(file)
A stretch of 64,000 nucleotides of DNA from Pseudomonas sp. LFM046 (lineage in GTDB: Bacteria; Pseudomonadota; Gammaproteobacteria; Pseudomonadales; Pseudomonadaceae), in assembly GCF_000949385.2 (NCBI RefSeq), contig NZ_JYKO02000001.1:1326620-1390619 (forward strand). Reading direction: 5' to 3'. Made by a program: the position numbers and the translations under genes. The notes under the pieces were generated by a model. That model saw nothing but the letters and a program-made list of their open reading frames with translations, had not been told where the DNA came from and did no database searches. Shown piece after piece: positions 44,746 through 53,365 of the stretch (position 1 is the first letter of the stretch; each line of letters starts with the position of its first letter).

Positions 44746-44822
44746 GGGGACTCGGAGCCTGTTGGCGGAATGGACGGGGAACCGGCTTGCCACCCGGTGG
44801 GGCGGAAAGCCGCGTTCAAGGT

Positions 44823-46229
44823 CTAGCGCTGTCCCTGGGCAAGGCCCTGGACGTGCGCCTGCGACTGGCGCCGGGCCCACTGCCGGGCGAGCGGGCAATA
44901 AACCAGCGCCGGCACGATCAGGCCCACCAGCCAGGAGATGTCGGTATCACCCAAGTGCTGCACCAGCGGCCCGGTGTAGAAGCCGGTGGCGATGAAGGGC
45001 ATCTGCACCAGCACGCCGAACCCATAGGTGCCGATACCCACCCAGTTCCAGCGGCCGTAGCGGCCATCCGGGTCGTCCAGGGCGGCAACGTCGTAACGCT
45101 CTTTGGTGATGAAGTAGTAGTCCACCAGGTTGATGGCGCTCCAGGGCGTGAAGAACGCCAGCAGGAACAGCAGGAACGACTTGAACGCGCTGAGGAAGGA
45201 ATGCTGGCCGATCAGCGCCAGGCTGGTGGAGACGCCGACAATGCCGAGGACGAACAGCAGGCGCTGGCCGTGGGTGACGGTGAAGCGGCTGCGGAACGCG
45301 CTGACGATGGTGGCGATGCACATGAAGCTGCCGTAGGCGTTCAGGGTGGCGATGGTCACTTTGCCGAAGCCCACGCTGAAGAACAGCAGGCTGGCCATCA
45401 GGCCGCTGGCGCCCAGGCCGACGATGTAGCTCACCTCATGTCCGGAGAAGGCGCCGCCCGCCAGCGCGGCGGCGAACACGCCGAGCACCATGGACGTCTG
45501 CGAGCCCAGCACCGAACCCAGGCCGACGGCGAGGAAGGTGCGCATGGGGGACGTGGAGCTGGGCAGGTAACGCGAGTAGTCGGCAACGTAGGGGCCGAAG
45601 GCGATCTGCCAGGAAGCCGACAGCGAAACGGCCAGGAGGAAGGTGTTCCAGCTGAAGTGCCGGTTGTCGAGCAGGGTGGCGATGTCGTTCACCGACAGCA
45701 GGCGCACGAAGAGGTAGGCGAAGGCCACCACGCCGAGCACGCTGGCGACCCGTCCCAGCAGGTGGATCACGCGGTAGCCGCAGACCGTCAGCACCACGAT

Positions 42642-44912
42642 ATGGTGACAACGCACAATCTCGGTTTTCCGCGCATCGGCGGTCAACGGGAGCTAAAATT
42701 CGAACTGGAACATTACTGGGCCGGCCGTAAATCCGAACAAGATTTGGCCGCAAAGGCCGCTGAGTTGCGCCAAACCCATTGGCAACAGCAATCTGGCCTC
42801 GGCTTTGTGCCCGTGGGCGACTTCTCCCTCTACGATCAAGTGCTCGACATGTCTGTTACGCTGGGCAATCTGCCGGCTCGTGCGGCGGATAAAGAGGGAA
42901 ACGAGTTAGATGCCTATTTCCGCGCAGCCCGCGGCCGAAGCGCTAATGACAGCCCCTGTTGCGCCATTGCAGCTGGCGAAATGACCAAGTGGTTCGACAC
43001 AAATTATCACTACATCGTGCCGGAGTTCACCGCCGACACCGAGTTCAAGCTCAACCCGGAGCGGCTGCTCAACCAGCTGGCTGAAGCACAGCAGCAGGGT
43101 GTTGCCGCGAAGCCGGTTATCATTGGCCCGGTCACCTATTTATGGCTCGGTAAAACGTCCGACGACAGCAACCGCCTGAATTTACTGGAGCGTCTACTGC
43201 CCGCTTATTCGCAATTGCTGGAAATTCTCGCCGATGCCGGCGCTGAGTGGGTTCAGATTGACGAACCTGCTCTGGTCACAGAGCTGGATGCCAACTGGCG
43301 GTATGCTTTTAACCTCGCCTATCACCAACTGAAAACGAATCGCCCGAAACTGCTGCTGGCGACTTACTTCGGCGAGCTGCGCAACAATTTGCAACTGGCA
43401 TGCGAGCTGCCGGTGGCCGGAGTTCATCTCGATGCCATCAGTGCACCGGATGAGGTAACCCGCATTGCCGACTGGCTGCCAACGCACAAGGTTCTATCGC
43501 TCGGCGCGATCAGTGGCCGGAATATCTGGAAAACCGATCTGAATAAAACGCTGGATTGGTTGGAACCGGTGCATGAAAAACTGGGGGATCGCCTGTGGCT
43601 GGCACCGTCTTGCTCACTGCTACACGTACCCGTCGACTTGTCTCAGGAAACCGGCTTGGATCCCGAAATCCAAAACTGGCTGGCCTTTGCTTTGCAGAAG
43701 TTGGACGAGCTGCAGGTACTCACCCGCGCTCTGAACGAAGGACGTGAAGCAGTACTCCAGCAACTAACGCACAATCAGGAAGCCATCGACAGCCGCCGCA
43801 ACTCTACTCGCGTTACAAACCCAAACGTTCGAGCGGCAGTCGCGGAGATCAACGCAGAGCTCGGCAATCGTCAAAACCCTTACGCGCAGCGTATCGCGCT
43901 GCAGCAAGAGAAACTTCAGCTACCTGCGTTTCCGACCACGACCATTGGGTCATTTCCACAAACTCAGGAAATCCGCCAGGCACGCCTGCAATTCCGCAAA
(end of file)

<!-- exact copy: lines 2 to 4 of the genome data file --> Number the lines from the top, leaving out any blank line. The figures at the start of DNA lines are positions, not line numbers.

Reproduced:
Positions 44746-44822
44746 GGGGACTCGGAGCCTGTTGGCGGAATGGACGGGGAACCGGCTTGCCACCCGGTGG
44801 GGCGGAAAGCCGCGTTCAAGGT